Base on the above concerns, some of the research works propose to improve the AU recognition based on the AU relationship modeling. For example, Tong et al. [Tong, Liao, and Ji2007]
proposed to apply a dynamic Bayesian network (DBN) to model the relationships among different AUs, Wang et al.[Wang et al.2013]
developed a more complex model based on restricted Boltzmann machine (RBM) to exploit the global relationships among AUs and Chu et al.[Ginosar et al.2015]
recently proposed to model both the spatial and temporal prior cues for more accurate facial AU detection. However, existing AU relationship based recognition methods have the following three shortcomings. First of all, existing AU relationship modeling are designed based on handcrafted low level features and are applied as a post-processing or embedded as a priori rule into complex classification models, usually in isolation with the feature representation, and are hence limited to the performance of feature extraction. Secondly, existing methods only attempt to capture local pair-wise AU dependencies based on limited facial expressions observation. This pair-wise data is not combined to form a graph structure for more comprehensive AU relationship reasoning. Last but not the least, since the AU relationship modeling relies on the preamble feature extraction, the whole algorithm framework can not be run end-to-end, which greatly restricts the model efficiency and the performance of the method. Moreover, existing end-to-end deep learning based models also have not explicitly considered the AU relationship in their model design.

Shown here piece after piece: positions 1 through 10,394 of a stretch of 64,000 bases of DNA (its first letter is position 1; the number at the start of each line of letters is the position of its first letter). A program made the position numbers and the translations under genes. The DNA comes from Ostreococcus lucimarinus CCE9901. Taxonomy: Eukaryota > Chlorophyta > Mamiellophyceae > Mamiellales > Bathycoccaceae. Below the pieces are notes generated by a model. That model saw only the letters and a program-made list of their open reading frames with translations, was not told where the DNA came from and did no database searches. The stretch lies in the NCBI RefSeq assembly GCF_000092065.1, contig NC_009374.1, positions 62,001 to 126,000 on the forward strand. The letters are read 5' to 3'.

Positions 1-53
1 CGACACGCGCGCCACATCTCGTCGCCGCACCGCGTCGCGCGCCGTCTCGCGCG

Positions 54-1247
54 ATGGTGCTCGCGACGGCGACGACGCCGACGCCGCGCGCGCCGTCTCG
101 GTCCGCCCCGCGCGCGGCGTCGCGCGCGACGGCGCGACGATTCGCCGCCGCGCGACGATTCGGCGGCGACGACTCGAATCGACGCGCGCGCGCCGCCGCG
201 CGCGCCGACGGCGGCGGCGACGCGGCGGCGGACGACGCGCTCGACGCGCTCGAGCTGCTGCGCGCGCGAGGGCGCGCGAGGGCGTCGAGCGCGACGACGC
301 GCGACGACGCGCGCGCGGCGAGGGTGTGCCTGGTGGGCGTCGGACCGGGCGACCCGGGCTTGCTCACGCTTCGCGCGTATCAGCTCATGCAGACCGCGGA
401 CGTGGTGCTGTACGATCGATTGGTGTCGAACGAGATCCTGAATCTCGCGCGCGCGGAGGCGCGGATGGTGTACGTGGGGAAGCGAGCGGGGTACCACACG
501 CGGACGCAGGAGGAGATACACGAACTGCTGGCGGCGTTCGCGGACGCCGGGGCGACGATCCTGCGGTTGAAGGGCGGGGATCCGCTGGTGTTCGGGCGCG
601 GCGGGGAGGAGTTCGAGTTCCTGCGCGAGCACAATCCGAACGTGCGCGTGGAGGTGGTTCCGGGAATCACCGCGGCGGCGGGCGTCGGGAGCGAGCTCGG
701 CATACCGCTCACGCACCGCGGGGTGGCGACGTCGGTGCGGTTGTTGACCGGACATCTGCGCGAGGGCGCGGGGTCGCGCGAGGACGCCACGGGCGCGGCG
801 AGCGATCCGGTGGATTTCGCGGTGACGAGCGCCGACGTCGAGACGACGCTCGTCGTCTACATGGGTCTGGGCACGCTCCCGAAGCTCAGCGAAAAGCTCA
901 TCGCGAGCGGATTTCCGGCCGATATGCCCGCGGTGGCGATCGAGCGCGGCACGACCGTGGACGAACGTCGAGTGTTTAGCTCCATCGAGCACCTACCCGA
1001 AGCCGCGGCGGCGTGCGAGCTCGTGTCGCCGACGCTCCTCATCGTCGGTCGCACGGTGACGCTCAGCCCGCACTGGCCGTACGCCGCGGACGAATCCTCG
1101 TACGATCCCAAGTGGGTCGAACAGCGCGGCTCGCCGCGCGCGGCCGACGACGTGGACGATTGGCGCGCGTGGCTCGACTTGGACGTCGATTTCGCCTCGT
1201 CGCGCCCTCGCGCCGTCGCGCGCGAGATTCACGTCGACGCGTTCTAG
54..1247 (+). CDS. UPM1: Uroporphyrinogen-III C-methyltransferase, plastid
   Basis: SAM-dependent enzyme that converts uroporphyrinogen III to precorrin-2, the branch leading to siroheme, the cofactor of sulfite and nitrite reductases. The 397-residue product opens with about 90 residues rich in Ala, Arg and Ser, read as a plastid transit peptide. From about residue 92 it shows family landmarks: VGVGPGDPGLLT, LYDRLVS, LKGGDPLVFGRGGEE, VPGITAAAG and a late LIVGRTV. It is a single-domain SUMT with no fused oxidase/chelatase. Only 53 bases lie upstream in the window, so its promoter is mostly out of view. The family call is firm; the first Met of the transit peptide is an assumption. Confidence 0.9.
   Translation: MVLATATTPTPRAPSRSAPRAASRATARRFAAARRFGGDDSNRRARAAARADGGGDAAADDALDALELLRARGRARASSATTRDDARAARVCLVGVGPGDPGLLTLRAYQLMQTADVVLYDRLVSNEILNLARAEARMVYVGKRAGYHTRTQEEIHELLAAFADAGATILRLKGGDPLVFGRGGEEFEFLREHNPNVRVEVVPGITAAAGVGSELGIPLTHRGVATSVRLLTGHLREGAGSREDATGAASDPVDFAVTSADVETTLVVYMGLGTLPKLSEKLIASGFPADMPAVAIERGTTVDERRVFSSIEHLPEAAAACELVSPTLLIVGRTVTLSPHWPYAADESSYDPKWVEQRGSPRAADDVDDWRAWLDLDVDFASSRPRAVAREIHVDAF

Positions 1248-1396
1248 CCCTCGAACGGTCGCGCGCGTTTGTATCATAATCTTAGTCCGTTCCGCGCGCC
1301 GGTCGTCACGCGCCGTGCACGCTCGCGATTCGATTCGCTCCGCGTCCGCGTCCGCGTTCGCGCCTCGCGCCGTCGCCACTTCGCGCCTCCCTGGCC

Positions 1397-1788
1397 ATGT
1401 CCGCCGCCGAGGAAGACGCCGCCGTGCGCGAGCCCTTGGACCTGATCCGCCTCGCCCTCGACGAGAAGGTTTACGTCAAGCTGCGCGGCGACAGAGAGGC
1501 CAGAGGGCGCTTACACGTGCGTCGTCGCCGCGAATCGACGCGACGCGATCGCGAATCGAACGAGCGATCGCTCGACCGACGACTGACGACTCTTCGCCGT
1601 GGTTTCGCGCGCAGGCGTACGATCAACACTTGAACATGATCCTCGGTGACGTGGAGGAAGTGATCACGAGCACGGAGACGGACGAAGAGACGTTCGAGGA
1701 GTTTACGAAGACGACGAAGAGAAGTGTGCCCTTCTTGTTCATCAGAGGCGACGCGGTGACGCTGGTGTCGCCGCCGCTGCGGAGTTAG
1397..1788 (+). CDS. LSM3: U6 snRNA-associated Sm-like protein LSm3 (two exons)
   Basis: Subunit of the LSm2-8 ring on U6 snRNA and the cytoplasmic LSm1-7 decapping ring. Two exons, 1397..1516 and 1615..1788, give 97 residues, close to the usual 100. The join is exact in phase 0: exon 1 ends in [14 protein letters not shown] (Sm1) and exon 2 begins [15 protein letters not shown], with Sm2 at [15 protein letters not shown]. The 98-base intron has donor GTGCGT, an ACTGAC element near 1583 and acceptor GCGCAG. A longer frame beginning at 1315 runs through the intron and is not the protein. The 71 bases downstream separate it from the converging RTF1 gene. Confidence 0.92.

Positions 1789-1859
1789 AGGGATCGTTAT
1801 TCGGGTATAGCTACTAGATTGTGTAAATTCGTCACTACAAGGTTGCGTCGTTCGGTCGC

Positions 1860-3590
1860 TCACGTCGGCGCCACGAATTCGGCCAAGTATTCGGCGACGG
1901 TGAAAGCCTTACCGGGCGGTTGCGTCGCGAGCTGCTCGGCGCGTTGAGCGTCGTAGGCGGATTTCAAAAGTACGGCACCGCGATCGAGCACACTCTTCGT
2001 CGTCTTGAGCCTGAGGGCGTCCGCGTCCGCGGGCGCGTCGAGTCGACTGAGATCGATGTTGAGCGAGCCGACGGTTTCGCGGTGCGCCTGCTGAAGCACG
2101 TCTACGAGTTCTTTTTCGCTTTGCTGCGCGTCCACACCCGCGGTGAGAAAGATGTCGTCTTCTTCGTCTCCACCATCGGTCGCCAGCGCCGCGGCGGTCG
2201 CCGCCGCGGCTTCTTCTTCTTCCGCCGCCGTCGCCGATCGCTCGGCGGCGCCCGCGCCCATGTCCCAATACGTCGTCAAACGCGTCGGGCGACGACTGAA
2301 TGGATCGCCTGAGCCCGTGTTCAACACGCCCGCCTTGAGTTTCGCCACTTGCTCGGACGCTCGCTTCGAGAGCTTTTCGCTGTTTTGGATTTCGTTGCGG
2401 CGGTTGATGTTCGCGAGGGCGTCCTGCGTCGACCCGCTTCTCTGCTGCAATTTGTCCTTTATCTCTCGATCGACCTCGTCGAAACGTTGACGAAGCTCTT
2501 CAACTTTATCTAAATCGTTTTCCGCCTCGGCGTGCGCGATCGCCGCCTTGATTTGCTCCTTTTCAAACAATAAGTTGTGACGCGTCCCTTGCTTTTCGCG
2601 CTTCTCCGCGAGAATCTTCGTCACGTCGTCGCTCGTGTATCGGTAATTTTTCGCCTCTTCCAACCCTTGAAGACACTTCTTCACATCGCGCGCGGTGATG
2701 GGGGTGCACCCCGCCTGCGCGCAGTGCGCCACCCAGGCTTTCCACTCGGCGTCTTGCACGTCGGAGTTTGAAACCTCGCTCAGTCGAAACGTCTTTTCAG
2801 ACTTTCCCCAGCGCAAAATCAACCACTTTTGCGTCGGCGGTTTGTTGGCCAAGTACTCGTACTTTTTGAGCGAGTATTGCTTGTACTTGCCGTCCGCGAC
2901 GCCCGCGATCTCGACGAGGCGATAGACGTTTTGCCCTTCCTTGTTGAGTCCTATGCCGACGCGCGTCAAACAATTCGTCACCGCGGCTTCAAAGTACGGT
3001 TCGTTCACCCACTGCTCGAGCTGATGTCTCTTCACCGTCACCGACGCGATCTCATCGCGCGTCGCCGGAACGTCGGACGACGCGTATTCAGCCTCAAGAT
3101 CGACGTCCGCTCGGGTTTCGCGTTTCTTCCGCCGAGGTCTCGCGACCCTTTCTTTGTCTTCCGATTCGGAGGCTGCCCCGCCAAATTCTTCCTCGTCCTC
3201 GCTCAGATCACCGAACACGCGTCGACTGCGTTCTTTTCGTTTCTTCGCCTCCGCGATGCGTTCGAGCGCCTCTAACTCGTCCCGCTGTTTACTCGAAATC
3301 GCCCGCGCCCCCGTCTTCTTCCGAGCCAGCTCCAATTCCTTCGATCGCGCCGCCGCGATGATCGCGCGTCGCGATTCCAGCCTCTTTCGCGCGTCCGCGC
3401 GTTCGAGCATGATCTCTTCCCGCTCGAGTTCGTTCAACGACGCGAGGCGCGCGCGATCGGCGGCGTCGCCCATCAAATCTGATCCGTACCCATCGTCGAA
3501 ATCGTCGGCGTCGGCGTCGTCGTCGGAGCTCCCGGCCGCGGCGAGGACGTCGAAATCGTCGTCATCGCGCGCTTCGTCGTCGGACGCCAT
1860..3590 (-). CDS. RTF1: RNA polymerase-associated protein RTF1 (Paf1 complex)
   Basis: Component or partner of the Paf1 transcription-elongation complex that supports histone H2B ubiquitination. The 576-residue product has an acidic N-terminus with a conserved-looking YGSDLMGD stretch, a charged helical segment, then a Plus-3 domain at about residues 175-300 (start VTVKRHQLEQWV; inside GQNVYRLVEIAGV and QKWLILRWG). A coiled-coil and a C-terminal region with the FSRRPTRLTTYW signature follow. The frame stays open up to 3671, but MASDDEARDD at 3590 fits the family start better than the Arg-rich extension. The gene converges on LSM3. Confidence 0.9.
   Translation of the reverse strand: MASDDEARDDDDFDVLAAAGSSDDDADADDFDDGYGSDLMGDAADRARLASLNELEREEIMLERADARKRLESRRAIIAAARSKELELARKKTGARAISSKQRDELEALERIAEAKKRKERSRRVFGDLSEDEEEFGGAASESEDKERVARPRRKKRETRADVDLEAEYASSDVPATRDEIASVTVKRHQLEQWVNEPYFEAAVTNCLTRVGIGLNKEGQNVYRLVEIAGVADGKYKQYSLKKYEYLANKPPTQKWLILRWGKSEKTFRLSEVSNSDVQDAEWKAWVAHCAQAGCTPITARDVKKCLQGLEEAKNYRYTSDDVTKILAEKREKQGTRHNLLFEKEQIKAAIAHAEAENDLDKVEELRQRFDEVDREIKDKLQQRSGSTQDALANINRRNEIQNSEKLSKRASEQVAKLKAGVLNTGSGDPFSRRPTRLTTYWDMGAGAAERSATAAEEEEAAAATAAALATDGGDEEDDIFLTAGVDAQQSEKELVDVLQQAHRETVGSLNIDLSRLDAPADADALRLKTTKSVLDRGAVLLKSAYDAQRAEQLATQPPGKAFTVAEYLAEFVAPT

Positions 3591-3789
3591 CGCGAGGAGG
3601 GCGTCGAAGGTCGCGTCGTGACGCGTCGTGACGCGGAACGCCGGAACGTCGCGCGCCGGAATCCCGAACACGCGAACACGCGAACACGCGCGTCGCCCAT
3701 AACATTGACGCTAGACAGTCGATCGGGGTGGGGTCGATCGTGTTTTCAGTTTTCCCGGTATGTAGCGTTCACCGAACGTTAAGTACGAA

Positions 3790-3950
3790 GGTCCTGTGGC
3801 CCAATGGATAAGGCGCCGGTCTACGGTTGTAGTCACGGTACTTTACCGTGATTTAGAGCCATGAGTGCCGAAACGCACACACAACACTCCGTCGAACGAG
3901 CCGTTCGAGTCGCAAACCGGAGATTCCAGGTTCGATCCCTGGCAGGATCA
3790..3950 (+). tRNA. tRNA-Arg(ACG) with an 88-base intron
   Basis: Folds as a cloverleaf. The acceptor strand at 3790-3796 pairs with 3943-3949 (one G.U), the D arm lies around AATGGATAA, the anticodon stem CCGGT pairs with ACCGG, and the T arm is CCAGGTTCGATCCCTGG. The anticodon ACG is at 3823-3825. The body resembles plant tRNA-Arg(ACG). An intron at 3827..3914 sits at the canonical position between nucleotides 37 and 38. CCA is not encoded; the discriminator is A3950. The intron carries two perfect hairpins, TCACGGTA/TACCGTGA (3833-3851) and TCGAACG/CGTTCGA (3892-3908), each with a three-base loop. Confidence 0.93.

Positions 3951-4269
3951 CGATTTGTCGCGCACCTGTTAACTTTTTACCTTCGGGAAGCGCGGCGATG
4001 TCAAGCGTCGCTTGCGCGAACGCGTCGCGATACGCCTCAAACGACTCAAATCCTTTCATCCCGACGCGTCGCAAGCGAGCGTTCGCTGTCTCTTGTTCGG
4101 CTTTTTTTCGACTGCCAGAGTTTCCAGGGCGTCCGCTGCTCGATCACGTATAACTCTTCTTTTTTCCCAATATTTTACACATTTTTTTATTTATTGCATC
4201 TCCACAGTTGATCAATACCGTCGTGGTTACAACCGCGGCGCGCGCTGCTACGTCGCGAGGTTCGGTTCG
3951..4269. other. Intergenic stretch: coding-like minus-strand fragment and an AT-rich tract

Taking into account the above shortcomings and being inspired by the differentiability of the graph neural network and its superior performance in the entity relationships learning, we propose an AU semantic relationship embedded representation learning (SRERL) framework to gradually enhance the regional facial feature by fully exploiting the structural collaboration between AUs. Specifically, we organize the facial action units in the form of structured knowledge-graph and propose to integrate a Gated Graph Neural Network (GGNN) [Li et al.2015] in a multi-scale CNN framework to propagate node information through the graph. As the proposed network framework is able to embed the globally structured relationships between AUs in the learning process of features in an end-to-end fashion, the learned feature thus involves both the appearance characteristics and the AU relationship reasoning and is more robust towards more challenging cases, e.g., illumination change and partial occlusion.